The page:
“Shrek” was released 20 years ago Tuesday. And as Smash Mouth once sang, “The years start coming, and they don’t stop coming.”
In an opinion piece for The Guardian, writer Scott Tobias took the opportunity to knock the DreamWorks classic down a few pegs. Twitter users were not having it.
Tobias considers the film’s 2001 debut as “the moment blockbuster animation circled the drain.”
“Shrek is a terrible movie. It’s not funny,” Tobias wrote. “It looks awful. It would influence many unfunny, awful-looking computer-animated comedies that copied its formula of glib self-reference and sickly sweet sentimentality.”
He also believes that “Shrek” is not only derivative of 1987’s “The Princess Bride” but fractured the “fractured fairytale” subgenre to the point where the stories of the Brothers Grimm and others no longer hold reverence or relevance for the modern viewer.
“It encouraged a destructive, know-it-all attitude toward the classics that made any earnest engagement with them seem like a waste of time,” Tobias explained. “Those once-upon-a-times were now rendered stodgy and lame, literally toilet paper.”
Tobias quickly became a target for both thoughtful takedowns of his argument and good old-fashioned trolling. Or, ogre-ing in this case.
User @LiamDrydenEtc suggested that Tobias may be out of touch and even a little bitter about the film’s success.
the joyless chud that wrote this article was nearly in his 30s when Shrek came out, so the image of him stewing in rage over the lasting popularity of an animated fairytale kid's movie for two decades is EXTREMELY funny https://t.co/SQswWuie9j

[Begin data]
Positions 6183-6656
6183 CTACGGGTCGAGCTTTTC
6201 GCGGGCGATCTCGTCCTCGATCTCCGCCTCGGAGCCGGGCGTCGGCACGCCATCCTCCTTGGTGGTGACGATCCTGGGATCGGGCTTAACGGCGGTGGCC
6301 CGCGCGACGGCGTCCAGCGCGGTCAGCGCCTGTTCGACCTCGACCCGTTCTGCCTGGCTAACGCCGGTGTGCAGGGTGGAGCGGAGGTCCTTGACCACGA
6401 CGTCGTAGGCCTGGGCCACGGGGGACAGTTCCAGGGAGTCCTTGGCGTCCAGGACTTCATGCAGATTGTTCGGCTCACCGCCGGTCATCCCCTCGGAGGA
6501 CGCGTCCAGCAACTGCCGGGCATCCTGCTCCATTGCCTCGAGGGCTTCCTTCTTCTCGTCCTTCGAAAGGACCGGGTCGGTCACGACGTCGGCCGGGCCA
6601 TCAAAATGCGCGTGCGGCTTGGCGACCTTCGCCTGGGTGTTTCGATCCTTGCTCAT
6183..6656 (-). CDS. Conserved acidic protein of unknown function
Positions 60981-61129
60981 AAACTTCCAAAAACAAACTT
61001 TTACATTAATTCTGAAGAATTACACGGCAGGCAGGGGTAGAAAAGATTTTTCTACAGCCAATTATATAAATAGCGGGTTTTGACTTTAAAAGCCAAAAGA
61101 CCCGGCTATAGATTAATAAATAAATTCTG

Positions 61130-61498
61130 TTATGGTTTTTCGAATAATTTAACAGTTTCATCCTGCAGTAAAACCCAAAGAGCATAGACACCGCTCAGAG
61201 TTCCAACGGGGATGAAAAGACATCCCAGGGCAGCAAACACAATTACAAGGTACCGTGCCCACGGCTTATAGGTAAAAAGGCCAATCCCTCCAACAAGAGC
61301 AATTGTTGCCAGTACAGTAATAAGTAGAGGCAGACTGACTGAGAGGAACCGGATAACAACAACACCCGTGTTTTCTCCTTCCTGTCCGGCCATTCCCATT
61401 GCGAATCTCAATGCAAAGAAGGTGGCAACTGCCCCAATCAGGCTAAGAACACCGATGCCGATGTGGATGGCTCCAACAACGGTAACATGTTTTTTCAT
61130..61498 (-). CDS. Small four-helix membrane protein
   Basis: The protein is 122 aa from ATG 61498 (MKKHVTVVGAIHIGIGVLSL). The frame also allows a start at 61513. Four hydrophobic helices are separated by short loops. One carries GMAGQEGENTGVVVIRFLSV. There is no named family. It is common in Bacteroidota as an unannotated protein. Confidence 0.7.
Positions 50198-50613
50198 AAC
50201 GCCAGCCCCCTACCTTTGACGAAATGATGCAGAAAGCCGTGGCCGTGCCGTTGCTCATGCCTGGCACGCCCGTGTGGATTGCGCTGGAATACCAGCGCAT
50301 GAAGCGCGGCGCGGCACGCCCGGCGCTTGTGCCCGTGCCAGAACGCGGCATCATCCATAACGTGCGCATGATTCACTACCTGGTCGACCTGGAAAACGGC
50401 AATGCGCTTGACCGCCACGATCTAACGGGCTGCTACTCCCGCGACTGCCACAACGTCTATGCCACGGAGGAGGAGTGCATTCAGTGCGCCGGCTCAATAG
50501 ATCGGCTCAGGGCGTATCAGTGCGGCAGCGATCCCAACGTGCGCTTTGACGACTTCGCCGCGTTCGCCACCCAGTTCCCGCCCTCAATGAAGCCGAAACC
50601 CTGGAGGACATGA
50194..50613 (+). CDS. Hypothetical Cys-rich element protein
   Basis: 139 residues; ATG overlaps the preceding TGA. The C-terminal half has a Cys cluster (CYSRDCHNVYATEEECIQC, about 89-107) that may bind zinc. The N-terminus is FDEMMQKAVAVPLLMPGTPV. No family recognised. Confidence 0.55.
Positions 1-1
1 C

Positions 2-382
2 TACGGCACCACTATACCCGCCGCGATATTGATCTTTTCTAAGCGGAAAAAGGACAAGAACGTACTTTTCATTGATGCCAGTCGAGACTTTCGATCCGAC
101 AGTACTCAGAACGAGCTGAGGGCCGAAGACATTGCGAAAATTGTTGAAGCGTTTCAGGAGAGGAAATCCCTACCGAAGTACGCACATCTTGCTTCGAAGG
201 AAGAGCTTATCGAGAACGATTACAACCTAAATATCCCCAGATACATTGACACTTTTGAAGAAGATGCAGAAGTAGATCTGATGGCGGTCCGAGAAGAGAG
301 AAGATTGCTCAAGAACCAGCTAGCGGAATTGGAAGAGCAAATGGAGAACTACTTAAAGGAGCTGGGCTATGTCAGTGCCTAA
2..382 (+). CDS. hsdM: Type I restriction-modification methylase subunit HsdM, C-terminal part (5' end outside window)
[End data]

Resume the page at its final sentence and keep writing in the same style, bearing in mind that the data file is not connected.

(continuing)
— Liam 🐝 (@LiamDrydenEtc) May 18, 2021
@ElleRudd_ pointed out the ridiculousness of his opening argument.
My favourite thing about that Guardian review of Shrek is that he launches straight in to the concept of plumbing being unrealistic – in a story where a talking donkey has children with a eyeshadow wearing dragon.
— Elle Rudd 🌻 (@ElleRudd_) May 18, 2021
@BeeBabs launched into the real questions.
You've insulted Shrek. OK so how did your life change? Did you get the guy? Did you get the job? Is your house any bigger?
— Bolu Babalola (@BeeBabs) May 18, 2021
Many users, like @robertliefeld, took the opportunity to reflect on what “Shrek” meant to both the entertainment industry and its target audience, kids.
In truth, SHREK changed the game, giving Dreamworks animation an era of dominance. My youngest was 2 when Shrek arrived and he couldn’t stop watching it. 4 when these sequel arrived, his younger bro, now 2. Then my daughter followed a year later. Their favorite franchise. https://t.co/fnfUhqGepG
— robliefeld (@robertliefeld) May 18, 2021
Unfunny or not, “Shrek” remains a pop culture milestone 20 years later. Both a critical darling and commercial smash, the film has spurred three sequels (with a fourth in the works) and even a hit Broadway musical. Last year, it was selected for preservation in the Library of Congress’ National Film Registry for being “culturally, historically, or aesthetically significant.” It was the first DreamWorks film and the first animated feature not produced by Disney to receive the honor.
Read original story ‘Shrek’ Fans Diss ‘Joyless Chud’ Guardian Critic Who Called Film ‘Unfunny and Overrated’ At TheWrap